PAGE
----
In the late 1960s, Robert Lowell, the great American poet, wrote a series of poems in which he transcribed, verbatim, private letters from his wife, Elizabeth Hardwick. The exposed documents caused a stir, but would they occasion any surprise today in this age of fetishised transparency?
In our time, mere "privacy" has been rewritten to become suspicious "secrecy", and perhaps this is nowhere more true than in public life. Witness those politicians on all sides vaunting their desire for total transparency in all matters of potential interest. It makes one wonder what the point of the Freedom of Information Act is.
Lowell published his poems at a time when the US still felt threatened by its Communist enemies, and, in the consequent reawakening of attitudes reminiscent of McCarthyism, the air was thick with demands for self-revelation, self-confession, a nudity of mind and body. Behind this was a quasi-religious drive that turned the suspicious gaze inwards, to check that we were not - even in the darkest corners of the unconscious - a sympathiser with the enemies of the state.
This politicised confessional impetus is consistent with a demand for conformity with the presiding ideology. However, in today's university sector, the demand for transparency has a more specific force and a particular effect.
Who could object to transparency? It seems innocuous and even has a happily reassuring acronym: Trac. The Transparent Approach to Costing requires us to reveal the "actual costs" of our research and teaching. To do this, we undertake regular "diary exercises" to track how many hours we spend each week researching, teaching and doing administrative-related tasks such as ... well, diary exercises.
In Joseph McCarthy's time, Trac would have been called a "time-and-motion study", and someone would have been employed to follow us around, logging our activity. That's inefficient, and the managerial "improvement" is that we are now required to do the job ourselves - one of the more demeaning and tawdry bits of administrative overload that afflicts the higher education sector.
Trac, though, is flawed and has scant concern for the actualite. In our work, costed activities cannot be so easily or transparently compartmentalised. The flaw can be exposed by some very simple scenarios:
- It's 4am and I'm asleep. In California, a student reads my book while another listens to one of my lectures posted on iTunes. They learn something. Am I teaching? Yes, but not in the classroom
- Next morning, I drive to work. Richard Strauss' Elektra is on the radio and I listen attentively. My passing thoughts return to me when I write a piece about the voice of women in Modernism, and I publish my motorway musings. Was I doing research? Yes, but not in the library.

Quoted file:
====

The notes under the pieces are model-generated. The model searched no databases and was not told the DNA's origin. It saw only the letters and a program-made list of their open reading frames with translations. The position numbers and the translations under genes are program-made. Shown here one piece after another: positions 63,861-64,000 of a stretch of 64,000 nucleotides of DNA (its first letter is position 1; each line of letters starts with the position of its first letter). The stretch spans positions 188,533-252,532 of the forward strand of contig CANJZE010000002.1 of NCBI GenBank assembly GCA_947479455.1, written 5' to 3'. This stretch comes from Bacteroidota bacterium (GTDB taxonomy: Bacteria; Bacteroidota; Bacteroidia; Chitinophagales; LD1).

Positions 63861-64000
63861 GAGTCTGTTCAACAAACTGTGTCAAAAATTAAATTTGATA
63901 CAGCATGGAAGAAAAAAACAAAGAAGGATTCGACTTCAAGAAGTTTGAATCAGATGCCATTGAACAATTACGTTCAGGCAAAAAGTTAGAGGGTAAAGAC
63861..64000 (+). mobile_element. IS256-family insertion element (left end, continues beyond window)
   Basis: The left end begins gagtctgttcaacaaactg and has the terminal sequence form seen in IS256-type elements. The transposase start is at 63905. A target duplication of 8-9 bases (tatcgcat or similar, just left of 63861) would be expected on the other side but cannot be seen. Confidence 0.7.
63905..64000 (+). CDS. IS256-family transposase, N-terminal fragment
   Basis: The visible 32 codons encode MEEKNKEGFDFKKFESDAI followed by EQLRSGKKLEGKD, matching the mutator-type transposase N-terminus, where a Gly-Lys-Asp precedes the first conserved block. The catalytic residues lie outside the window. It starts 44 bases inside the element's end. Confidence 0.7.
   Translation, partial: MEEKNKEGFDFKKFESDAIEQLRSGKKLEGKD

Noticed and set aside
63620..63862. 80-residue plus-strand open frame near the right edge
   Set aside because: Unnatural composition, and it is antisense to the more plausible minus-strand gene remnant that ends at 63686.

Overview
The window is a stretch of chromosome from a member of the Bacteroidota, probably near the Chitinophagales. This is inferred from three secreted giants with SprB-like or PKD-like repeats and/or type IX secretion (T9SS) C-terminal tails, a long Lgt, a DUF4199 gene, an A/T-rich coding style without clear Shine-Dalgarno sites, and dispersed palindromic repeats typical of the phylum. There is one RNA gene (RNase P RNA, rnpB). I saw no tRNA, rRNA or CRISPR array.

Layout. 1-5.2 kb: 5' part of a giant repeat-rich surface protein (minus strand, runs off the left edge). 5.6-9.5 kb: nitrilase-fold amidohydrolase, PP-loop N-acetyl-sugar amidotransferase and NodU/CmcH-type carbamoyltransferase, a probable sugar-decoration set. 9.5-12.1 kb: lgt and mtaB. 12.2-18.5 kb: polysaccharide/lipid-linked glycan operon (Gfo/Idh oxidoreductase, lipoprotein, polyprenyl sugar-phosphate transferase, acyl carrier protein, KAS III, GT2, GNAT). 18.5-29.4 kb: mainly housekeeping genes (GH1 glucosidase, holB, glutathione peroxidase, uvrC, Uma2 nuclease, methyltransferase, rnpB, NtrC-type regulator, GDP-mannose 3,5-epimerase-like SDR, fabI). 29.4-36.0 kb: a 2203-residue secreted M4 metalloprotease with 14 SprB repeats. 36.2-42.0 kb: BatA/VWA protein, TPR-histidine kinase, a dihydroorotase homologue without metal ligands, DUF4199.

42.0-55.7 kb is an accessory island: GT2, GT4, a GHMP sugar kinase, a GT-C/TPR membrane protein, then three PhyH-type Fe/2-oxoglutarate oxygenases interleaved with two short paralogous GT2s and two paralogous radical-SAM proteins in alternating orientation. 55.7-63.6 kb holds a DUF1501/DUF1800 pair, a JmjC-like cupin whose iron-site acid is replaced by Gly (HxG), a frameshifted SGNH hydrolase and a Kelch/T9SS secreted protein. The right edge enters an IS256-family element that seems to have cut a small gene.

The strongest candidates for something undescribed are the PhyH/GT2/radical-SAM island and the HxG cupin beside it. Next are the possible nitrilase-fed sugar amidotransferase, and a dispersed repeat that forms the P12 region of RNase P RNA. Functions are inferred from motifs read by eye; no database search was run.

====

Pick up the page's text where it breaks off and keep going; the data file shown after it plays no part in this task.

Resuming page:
Trac brushes aside the niceties of truth. It wants crude information and it makes no difference what figures we give, for it will change them anyway.
My diary-log will be recalibrated as percentages of my working week, which Trac has decided is 37.5 hours. My research might actually take 20 hours this week, but, if I have also dedicated 20 hours to teaching and the same amount of time to admin, then my 20 hours of research is measured officially as 12.5 hours. Transparent, yes; true, no, and funding will follow this falsification while purporting to be just and legitimate.
Transparency has become a poor substitute for truth. Freedom itself is compromised as propaganda supersedes truth. And, as McCarthy knew, the flip side of transparency is pernicious surveillance.
The transparency culture prevails because there has been a concerted attack on trust in academics, as if we are secretly profiteering from, or clandestinely undermining, the state: therefore, all aspects of our activity must be - quite literally - minutely scrutinised.
In fact, we research and teach extremely well, and extremely efficiently. But that's not the point for a political class that wants to cut our expenditure.
We might have hoped to find advocates in the Higher Education Funding Council for England or the research councils, but it seems they are more interested in producing world-class time-and-motion studies than supporting us to produce world-leading research and teaching.
Lowell's defence against the critics who chastised him for his transcriptions rested on his claim that he was interested in truth-telling. Our own defence against Trac might include the scholarly requirement for truth-seeking, but could also take the form of the rightful demand that academics need a private life, a self that is not constantly under surveillance by the state.